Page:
Mr. Sandler also raised the possibility that Mr. Yang’s departure could rekindle interest by Microsoft in Yahoo. Steven A. Ballmer, Microsoft’s chief executive, has complained that Mr. Yang had no real interest in the deal. A Microsoft spokesman declined to comment Monday.

Yahoo said it would look for possible replacements inside and outside the company. Potential candidates include Susan L. Decker, Yahoo’s president; Daniel L. Rosensweig, the former chief operating officer of Yahoo who is now a principal at the investment firm Quadrangle Group; and Jonathan F. Miller, the former head of AOL.

After Mr. Yang was named to take over the Internet portal, search and online advertising company in June 2007, he tried to develop a plan to help Yahoo compete against Google, the dominant company in search and online advertising. He made several major cuts in the staff. On Oct. 21, Yahoo announced it would lay off at least 10 percent of its 15,000 employees, as it said that third-quarter net income fell 64 percent and lowered its revenue projections for the year.

Mr. Yang’s most trying period began in February when Microsoft made an unsolicited bid for the company. He initially refused to accept Microsoft’s bid of $31 a share, a 62 percent premium to its then share price of $19.18. In the following months of negotiations, he showed some willingness to sell the company, but at a much higher price than Microsoft was willing to pay. Microsoft rescinded its offer in May.

Mr. Yang then made an advertising deal with its arch rival Google. The deal was supposed to bring Yahoo $250 million to $450 million in additional cash flow in the first year. Google would deliver ads next to some of Yahoo’s search results and on some of its Web sites in the United States and Canada. Under pressure from regulators over antitrust concerns, Google backed out of the deal this month.

Many analysts and investors have suggested that without the deal, Yahoo would be forced to consider one of two options: a deal with Microsoft, or a merger with AOL.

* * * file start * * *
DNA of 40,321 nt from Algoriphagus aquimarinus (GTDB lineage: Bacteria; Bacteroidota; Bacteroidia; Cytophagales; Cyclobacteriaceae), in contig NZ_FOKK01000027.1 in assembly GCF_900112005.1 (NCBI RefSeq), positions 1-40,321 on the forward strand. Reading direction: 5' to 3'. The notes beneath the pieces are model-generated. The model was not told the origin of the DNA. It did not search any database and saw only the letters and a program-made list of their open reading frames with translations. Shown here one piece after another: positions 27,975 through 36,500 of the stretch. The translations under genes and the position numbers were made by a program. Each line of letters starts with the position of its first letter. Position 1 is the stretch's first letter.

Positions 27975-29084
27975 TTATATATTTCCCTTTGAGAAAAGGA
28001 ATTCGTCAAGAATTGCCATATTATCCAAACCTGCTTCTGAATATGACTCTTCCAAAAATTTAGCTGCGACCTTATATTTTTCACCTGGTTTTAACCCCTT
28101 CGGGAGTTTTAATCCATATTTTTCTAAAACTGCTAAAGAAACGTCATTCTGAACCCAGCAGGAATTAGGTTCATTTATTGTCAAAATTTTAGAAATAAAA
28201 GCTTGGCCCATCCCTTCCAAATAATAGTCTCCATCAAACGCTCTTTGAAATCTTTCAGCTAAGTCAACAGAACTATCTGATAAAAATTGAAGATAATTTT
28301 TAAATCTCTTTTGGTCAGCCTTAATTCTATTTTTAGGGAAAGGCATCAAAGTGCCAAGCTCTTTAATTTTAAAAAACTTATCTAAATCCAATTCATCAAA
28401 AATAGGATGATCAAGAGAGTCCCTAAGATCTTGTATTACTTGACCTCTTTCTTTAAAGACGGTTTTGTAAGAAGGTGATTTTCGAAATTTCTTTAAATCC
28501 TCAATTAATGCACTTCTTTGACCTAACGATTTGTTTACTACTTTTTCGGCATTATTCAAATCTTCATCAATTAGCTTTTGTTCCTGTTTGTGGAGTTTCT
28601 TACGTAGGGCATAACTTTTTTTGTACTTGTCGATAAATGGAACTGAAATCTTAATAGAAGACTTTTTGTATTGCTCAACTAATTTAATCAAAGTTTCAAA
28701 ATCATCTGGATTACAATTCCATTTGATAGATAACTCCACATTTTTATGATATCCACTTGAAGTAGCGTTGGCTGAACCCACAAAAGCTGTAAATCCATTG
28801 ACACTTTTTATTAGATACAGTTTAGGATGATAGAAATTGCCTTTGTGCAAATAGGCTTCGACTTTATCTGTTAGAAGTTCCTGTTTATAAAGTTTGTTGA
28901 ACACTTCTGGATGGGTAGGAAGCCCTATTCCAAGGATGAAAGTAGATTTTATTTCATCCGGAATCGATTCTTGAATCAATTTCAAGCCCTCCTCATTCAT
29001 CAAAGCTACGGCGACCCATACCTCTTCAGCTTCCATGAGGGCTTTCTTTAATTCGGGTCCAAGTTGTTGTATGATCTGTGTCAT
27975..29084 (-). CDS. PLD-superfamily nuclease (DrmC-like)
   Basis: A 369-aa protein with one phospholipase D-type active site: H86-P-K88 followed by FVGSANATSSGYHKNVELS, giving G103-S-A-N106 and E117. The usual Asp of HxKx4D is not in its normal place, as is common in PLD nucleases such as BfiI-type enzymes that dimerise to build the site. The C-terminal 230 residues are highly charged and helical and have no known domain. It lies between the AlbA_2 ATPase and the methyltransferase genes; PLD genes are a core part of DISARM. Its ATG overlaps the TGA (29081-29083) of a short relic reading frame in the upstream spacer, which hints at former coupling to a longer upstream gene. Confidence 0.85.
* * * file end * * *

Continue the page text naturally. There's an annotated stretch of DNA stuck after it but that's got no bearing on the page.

Yahoo and AOL have discussed a merger for months.

“all of you know that i have always, and will always bleed purple,” Mr. Yang wrote in the memorandum, a reference to Yahoo’s corporate color.

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Total Cost of Ownership OSS vs Proprietary: A BIG Difference!

Posted by sroestam pada November 15, 2008

Software-software Open Source saat ini telah berkembang begitu pesat sehingga dapat dikatakan bahwa pada umumnya tidak ada perbedaan antara Software OSS dengan Software Proprietary bila kita lihat dari segi aplikasinya. Namun bila kita lihat dari segi Total Cost of Ownership (TCO) dari kedua jenis Software itu, maka akan terlihat sangat jauh perbedaannya. Singkat kata, TCO Software Open Source jauh lebih murah dari TCO Software Propritary.

Dari segi aplikasi, Operating System Open Source, sepertu Ubuntu telah berkembang begitu pesat diseluruh dunia, termasuk di Indonesia yang didukung oleh organisasi Ubuntu Indonesia yang memberikan support secara gratis. Oleh karena itu di Indonesia telah muncul banyak Distro yang berbasiskan Ubuntu, seperti Ki Hajar, Lontara versi 3.0, dan lain-lain. Google-pun memanfaatkan operating system Debian Ubuntu sebagai basis untuk software Aplikasi-nya yangmutakhir, yaitu gOS atau Google Operating System lengkap dengan aplikasi Google Desk Top dan OpenOffice serta berbagai aplikasi bisnis lainnya.

Software Aplikasi Perkantoran yang paling mutakhir, yaitu OpenOffice.org versi 2.4 juga sangat canggih, dapat membaca dan menulis file format .docx, yaitu file dokumen Microsoft terbaru (MS Office 2007), yang mana MS Office 2003 malah tidak dapat mengenalnya! Software OpenOffice ini juga mampu membaca format file dokumen yang populer, yaitu format Adobe Acrobat Reader PDF.